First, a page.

Unfortunately, by the time I got to my Artist Alley table, my brain was throbbing. I popped some ibuprofen and sat back, figuring they would kick in before the fans entered the convention. That’s when the first con-related annoyance reared its pointy-eared head.

A professional Spock cosplayer - professional in the sense he has a nice costume, looks the part and charges people to photograph him - had decided I was sitting at his table. This despite several people showing him the directory and floor map listing me in that spot. Not to mention the sign reading “Tony Isabella” that Wizard World had attached to the front of the table.

He would put his luggage and sandwich on my table to claim the spot while he went off to find some unfortunate Wizard World staffer to yell at. I would move his luggage and sandwich off my table. Then he would return and put his luggage and sandwich on my table once again. And I would take them off. He also got pissed because that “Tony Isabella” sign had been stapled to the table. He started to pull on it, that’s when I told him to bugger off and stop bothering me. I get a little John Constantine in me sometimes.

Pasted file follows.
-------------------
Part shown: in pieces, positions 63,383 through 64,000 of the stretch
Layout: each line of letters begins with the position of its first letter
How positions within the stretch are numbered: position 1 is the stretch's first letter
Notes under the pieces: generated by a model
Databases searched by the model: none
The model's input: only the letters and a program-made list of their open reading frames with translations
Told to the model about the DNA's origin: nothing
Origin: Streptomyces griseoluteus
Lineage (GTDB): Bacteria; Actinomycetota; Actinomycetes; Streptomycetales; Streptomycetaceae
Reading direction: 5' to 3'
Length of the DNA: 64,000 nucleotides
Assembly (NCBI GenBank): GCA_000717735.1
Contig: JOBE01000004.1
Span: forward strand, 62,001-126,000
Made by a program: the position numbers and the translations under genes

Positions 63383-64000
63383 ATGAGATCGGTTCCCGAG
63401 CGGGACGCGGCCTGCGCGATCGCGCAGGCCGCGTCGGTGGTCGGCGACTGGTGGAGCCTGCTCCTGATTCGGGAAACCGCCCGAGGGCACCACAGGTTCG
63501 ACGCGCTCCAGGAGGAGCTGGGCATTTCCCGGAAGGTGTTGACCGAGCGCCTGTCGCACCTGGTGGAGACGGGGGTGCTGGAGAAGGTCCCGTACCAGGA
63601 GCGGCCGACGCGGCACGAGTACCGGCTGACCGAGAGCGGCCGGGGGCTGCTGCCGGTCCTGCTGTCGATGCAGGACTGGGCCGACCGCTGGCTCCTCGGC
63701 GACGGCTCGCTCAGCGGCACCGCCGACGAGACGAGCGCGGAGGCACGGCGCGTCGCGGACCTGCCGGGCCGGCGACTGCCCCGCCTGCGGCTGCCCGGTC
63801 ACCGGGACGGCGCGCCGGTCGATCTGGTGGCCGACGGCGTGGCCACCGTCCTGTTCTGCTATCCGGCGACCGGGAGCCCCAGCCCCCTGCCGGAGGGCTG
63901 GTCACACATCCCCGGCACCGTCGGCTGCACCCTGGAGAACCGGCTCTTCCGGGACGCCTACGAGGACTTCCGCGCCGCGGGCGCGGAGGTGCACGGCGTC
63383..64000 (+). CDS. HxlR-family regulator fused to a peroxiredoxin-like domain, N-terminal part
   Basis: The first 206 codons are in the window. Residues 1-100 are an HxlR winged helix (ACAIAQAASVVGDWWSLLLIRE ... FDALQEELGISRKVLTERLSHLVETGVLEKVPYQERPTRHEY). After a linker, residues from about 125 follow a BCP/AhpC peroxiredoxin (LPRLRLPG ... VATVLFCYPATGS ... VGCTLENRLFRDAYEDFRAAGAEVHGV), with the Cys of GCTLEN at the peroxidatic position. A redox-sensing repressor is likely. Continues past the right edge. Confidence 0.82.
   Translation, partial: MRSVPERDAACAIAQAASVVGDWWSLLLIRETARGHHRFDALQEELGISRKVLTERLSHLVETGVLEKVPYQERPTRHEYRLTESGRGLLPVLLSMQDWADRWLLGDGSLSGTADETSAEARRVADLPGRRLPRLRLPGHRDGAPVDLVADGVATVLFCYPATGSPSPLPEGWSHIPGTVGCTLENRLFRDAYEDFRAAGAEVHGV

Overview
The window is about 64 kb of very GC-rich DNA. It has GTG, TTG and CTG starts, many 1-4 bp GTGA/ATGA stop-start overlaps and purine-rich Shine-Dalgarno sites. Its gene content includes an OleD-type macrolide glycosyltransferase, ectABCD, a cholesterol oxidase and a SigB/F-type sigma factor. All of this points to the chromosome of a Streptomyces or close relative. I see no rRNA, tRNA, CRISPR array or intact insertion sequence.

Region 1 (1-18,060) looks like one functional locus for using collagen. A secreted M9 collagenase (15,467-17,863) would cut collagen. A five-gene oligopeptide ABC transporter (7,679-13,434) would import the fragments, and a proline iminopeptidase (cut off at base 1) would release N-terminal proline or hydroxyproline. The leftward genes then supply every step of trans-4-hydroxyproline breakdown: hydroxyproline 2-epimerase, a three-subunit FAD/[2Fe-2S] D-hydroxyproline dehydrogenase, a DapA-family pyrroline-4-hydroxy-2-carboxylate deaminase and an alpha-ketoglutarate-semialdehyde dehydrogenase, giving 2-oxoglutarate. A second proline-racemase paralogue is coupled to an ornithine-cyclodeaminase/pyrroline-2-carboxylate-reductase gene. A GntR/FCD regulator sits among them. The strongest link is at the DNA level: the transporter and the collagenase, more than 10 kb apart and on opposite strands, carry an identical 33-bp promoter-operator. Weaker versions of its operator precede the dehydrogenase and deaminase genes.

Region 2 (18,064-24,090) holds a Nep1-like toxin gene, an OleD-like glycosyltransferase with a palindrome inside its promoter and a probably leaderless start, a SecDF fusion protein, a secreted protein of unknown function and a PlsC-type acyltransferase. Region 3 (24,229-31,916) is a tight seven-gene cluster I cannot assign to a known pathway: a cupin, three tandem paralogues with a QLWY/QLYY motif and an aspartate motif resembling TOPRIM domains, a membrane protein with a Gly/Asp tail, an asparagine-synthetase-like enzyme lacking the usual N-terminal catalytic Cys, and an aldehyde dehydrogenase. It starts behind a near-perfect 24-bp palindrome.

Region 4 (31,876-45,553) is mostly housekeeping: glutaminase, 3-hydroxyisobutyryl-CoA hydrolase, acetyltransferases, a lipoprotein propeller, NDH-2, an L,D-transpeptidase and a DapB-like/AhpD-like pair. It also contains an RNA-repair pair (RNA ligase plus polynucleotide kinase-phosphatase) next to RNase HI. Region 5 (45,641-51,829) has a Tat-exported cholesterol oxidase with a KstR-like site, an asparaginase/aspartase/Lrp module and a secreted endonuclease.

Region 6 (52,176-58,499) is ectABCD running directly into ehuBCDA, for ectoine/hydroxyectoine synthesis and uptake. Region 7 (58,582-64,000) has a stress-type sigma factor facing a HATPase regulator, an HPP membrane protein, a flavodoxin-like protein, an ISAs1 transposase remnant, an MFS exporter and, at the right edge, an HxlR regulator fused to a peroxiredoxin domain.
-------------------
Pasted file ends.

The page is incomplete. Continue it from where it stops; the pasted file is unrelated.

When he came back a third time, I had pretty much covered my table with my signs, my signing pens, my online directory handouts and special fliers advertising Black Lightning Volume One and Marvel Masterworks: The Champions Volume One. He was moving to again put his sandwich on the table when I spoke to him in a very low voice  that made it clear I was done with him. I told him to get away from my table and go pon farr himself.

Wizard World did have a table for him on one of the far walls and it was a pretty good spot. During the convention, I would see him urging fans to take a photo with him before telling them they would have to pay him for the privilege. Once or twice, he walked by me and loomed over me in what I’m sure he thought was an intimidating manner. We all know how easily intimidated I am.